Four days of traveling later…

I have finally settled down in one spot after days of driving and flying. There’s been a complete change of scenery; I am now on the island of Pemba, the less developed of the two main islands that make up Zanzibar.

Pemba. Control your drooling.

SCORE has a completely different project going on in Zanzibar, one that comes after the gaining and sustaining phases of schistosomiasis control. While Kenya, the Ivory Coast and other countries have been working hard to gain control over schistosomiasis and keep it down, Zanzibar has proven itself to be capable of sustaining low rates of infection. This made it the perfect candidate for an elimination program, ZEST (Zanzibar Elimination of Schistosomiasis Transmission), which launches tomorrow.

As with the gaining and sustaining projects, Zanzibar’s elimination effort will be the result of collaboration among numerous parties from all over the world. ZEST is the baby of the Zanzibar NTD Programme, the Public Health Laboratory Ivo de Carneri, the Ministries of Health and Education, the Schistosomiasis Control Initiative, the Swiss Tropical and Public Health Institute, WHO and SCORE.

Tomorrow marks the official beginning of ZEST;  it’s a flurry of activity at the Public Health Laboratory today, with all the big names in each organization flying in one by one on the tiny planes that ferry people between the two islands. The day will include dancing, speeches and the general politics that come with such a huge national endeavor.

The actual interventions are still in the planning stages, but the general idea is similar to the multi-arm gaining and sustaining studies in Kenya. The main island of Unguja has a very low prevalence rate of less than 8 percent, while Pemba has around 15 percent prevalence. The Ministry of Health has been administering Praziquantel with accompanying health education as part of its national control initiative, and this plan will compose the control arm of the study. The national plan involves treating school children on both islands for two years, as well as treating adults on Pemba and in hotspots on Unguja.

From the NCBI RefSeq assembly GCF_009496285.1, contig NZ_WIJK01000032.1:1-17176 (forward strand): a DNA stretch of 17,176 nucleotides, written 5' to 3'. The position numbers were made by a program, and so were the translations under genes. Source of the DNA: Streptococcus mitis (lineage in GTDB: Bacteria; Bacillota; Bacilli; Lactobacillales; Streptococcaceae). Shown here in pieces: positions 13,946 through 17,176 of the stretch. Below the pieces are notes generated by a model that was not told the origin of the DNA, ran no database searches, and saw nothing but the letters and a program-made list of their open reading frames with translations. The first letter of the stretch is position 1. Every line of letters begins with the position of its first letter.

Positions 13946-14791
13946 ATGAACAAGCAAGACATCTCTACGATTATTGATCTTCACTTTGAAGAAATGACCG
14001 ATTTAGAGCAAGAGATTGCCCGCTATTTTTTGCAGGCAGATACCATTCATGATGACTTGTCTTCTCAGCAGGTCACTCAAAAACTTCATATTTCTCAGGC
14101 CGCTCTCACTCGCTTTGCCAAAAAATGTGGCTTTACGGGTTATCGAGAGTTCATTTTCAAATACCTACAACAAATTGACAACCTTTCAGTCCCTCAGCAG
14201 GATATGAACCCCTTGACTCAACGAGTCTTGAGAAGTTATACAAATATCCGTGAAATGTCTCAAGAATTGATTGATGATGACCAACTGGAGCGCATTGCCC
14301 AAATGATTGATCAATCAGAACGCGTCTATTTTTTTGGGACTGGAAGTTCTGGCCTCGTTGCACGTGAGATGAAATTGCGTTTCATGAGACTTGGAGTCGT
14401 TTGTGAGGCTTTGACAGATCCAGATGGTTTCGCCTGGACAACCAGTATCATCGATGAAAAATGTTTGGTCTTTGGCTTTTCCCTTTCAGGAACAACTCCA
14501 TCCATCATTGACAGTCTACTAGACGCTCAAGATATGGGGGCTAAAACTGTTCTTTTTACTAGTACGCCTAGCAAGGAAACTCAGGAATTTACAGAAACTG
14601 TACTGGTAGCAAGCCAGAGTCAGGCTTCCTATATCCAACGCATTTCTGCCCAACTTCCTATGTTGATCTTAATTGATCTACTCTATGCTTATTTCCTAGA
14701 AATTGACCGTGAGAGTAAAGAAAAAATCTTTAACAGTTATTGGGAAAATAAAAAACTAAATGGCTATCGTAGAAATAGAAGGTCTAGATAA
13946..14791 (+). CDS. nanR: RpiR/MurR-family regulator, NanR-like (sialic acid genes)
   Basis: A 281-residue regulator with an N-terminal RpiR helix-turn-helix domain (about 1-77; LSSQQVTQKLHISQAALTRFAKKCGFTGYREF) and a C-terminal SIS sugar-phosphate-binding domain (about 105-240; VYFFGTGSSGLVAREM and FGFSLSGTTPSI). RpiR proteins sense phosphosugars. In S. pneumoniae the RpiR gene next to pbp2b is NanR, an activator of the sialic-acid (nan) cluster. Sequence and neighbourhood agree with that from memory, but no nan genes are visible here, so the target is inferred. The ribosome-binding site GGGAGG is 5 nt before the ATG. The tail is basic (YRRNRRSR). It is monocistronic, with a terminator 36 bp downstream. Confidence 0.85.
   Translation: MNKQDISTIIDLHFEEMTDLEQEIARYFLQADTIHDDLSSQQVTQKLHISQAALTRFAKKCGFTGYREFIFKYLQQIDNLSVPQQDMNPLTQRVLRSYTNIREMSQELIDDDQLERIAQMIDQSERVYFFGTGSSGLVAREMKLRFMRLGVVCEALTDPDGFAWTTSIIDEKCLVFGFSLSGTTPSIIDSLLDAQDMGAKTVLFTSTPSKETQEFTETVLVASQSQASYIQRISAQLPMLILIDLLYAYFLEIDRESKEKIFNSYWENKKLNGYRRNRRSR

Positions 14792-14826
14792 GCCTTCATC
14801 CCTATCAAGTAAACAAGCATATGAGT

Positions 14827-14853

The main goal of ZEST is to not only eliminate schistosomiasis as a public health problem on both islands, but also to learn how to best eliminate the disease in a cost effective, realistic manner.

To do this, the study will use two comparative arms. One will involve treatment and snail control, and the other will include treatment and behavior change. Controlling snails means using molluscicides and reducing vegetation. Behavior change could be anything from adding water basins for washing to convincing little boys not to pee in the water.

Formative research has just concluded regarding the behavioral aspects of the study, but an intervention will not be ready for months. Hopefully more details will come out as I speak with the people involved. While elimination is a lofty goal, it has been done successfully in a few other countries, Japan being the biggest success story. With the results of the program on Zanzibar, researchers hope to learn of an effective strategy that could be used as a model for countries that have successfully gained control over the disease.

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